The Chamber's Committee on Oversight and Reform also investigated Jul. The committee published a report in July detailing vape's efforts to sponsor presentations at schools. Internal emails from Juul published by the commission showed employees discussing how these programs resemble tactics used by cigarette manufacturers in the past. In an email, a Juul employee calls them "terribly similar," according to a committee report.
Juul's school programs are the subject of an "ongoing, ongoing investigation" by the FDA, Zeller said in an interview. He declined to comment on whether the probe was part of a larger study by the company’s marketing practices agency, or a separate investigation.
Documents received from Bloomberg indicate that Juul notified the FDA as early as spring 2018 that it planned to contact schools to work on youth education and prevention of nicotine use. Zeller said that Jules described the programs as those that would target administrators and teachers, not students. The company then told the agency in October that it had rejected the idea, Zeller said.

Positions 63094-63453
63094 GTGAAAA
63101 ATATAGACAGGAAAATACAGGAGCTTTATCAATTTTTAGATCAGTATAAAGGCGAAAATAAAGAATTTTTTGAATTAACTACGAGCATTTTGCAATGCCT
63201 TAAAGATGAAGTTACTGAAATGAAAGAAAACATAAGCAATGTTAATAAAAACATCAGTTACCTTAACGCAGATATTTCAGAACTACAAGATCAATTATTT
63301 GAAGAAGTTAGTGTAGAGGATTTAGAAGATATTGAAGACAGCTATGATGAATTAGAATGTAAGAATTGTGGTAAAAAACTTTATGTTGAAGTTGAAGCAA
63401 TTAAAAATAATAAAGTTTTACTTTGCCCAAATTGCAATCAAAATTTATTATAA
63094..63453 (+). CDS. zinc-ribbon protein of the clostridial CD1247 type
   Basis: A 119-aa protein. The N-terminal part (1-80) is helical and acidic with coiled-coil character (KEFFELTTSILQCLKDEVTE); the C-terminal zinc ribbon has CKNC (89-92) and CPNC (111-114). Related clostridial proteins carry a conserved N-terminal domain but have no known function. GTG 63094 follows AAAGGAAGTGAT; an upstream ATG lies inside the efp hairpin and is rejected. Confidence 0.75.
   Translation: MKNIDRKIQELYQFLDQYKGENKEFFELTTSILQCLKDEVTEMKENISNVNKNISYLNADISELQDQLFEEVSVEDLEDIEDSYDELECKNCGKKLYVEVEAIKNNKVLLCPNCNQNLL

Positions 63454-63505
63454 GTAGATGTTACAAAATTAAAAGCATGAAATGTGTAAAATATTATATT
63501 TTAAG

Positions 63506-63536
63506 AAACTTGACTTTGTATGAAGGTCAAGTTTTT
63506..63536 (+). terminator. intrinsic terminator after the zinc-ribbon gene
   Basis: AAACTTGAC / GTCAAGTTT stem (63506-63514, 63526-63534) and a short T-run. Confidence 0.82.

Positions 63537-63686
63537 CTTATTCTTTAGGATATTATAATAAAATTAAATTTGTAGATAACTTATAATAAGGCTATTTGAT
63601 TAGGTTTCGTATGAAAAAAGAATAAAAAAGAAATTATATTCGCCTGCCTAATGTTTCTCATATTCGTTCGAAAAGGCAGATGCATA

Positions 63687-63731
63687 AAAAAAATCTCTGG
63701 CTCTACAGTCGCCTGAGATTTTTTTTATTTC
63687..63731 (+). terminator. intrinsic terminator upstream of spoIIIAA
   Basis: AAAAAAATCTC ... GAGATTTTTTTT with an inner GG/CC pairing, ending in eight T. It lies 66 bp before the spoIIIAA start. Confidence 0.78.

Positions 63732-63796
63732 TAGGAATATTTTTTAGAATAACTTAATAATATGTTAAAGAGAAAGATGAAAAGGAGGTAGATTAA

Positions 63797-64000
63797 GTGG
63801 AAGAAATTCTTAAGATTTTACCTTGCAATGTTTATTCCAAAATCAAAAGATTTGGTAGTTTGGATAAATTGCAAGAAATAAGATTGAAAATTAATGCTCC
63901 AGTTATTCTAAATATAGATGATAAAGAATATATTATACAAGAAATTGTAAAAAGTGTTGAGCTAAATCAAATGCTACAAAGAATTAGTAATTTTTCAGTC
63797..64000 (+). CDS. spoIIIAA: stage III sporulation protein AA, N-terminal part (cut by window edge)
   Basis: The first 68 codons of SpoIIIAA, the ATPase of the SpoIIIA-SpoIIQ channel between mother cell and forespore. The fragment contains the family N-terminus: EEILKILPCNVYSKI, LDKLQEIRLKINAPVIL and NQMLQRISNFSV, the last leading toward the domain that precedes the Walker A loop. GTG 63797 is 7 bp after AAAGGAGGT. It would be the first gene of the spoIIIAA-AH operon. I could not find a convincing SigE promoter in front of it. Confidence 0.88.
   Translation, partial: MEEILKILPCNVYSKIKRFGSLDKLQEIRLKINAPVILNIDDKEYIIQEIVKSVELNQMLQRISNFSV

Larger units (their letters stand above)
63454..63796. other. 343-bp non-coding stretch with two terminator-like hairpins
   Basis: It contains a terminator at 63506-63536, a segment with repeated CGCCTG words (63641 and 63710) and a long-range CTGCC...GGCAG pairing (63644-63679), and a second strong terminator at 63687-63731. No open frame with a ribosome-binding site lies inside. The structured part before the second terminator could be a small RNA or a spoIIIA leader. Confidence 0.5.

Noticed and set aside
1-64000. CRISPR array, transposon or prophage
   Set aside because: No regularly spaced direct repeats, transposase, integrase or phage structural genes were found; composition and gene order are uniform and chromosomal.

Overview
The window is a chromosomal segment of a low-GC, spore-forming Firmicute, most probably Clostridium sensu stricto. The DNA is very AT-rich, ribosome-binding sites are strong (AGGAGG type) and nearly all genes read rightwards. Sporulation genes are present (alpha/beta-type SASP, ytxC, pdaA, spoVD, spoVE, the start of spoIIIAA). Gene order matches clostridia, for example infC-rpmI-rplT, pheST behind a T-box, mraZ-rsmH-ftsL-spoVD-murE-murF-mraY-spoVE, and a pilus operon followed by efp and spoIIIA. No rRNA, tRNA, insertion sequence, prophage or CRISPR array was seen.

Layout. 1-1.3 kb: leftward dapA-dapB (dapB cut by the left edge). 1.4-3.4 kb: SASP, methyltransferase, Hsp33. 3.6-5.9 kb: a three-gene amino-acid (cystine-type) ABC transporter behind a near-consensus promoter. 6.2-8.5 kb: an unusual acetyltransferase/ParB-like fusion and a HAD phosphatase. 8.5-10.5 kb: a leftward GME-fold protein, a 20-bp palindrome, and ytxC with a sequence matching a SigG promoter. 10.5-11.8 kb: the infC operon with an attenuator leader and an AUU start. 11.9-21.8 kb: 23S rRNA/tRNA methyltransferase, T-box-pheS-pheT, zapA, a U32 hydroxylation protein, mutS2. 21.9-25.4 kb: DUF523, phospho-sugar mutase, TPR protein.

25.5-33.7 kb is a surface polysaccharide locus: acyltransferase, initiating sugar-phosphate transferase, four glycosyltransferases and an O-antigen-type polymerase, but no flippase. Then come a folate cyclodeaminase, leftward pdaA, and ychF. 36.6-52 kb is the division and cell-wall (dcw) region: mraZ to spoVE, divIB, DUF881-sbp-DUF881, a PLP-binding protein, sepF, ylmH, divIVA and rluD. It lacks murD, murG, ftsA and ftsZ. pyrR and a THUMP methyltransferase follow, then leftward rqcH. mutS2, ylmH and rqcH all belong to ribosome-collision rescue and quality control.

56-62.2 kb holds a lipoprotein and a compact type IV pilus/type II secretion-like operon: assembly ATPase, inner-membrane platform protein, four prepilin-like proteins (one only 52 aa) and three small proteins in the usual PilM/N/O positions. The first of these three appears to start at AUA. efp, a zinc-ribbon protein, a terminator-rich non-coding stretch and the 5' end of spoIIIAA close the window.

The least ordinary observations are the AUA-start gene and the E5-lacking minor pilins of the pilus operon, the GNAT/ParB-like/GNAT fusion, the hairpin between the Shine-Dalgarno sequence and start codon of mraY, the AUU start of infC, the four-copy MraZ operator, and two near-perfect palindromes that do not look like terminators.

"We told the FDA that we planned to talk to administrators and teachers and that we met with students to teach youth about the dangers of nicotine addiction," said David, a Yule spokesman. David said the program was "clearly misunderstood" and was intended to warn young people about the dangers of nicotine use.
Not only has worming been associated with seizures, it has also recently been implicated in an outbreak of mysterious lung disease. The Centers for Disease Control and Prevention announced Friday that it is investigating 193 possible cases of serious pulmonary disease related to the use of electronic cigarettes in 22 states. An elderly man in Illinois has died.
Some states say that patients with pulmonary problems report to a large extent that they use vaping products that contain THC, the psychoactive substance in marijuana. The federal authorities have not made such a clear distinction, despite calls from vaping advocates for clarification.
"Much more needs to be known," said Zeller.
The director of the Centers for Disease Control and Prevention Robert Redfield tweeted on Friday that there were "serious risks associated with e-cigarette products."
Former FDA Commissioner Gottlieb, who left the agency in April, said concerns about a possible seizure risk related to e-cigarettes were partly focused on whether high-dose nicotine products were involved. Depending on the strength, the amount of nicotine in a Juul pod is roughly equivalent to a pack of cigarettes.
"You can draw your own conclusions about this, but Juul is a high-dose nicotine product," Gottlieb said in an interview, "It doesn't necessarily mean just Jul. They may be other products, they may be illegal products. ”